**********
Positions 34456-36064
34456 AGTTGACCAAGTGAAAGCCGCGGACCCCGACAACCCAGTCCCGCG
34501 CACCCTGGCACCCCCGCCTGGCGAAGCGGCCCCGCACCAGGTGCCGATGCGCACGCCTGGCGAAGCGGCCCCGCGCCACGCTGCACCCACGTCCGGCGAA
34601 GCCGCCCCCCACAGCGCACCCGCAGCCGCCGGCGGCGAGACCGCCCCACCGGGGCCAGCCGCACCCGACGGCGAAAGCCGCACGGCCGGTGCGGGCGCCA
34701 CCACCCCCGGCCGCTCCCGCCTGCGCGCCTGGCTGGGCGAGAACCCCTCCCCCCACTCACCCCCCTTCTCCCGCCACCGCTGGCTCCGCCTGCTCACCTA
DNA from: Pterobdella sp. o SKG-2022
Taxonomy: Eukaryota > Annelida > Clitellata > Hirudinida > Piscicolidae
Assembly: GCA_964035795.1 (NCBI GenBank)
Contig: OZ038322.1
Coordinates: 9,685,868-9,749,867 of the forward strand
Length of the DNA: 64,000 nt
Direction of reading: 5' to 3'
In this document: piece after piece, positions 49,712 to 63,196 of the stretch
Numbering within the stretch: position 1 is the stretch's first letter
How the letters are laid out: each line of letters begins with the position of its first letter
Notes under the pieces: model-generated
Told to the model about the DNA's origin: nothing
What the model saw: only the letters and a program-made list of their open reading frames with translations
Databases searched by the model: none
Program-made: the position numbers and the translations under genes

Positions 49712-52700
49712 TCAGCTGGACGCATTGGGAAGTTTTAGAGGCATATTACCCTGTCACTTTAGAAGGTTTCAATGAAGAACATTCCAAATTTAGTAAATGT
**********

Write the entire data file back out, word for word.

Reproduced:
Positions 34456-36064
34456 AGTTGACCAAGTGAAAGCCGCGGACCCCGACAACCCAGTCCCGCG
34501 CACCCTGGCACCCCCGCCTGGCGAAGCGGCCCCGCACCAGGTGCCGATGCGCACGCCTGGCGAAGCGGCCCCGCGCCACGCTGCACCCACGTCCGGCGAA
34601 GCCGCCCCCCACAGCGCACCCGCAGCCGCCGGCGGCGAGACCGCCCCACCGGGGCCAGCCGCACCCGACGGCGAAAGCCGCACGGCCGGTGCGGGCGCCA
34701 CCACCCCCGGCCGCTCCCGCCTGCGCGCCTGGCTGGGCGAGAACCCCTCCCCCCACTCACCCCCCTTCTCCCGCCACCGCTGGCTCCGCCTGCTCACCTA
DNA from: Pterobdella sp. o SKG-2022
Taxonomy: Eukaryota > Annelida > Clitellata > Hirudinida > Piscicolidae
Assembly: GCA_964035795.1 (NCBI GenBank)
Contig: OZ038322.1
Coordinates: 9,685,868-9,749,867 of the forward strand
Length of the DNA: 64,000 nt
Direction of reading: 5' to 3'
In this document: piece after piece, positions 49,712 to 63,196 of the stretch
Numbering within the stretch: position 1 is the stretch's first letter
How the letters are laid out: each line of letters begins with the position of its first letter
Notes under the pieces: model-generated
Told to the model about the DNA's origin: nothing
What the model saw: only the letters and a program-made list of their open reading frames with translations
Databases searched by the model: none
Program-made: the position numbers and the translations under genes

Positions 49712-52700
49712 TCAGCTGGACGCATTGGGAAGTTTTAGAGGCATATTACCCTGTCACTTTAGAAGGTTTCAATGAAGAACATTCCAAATTTAGTAAATGT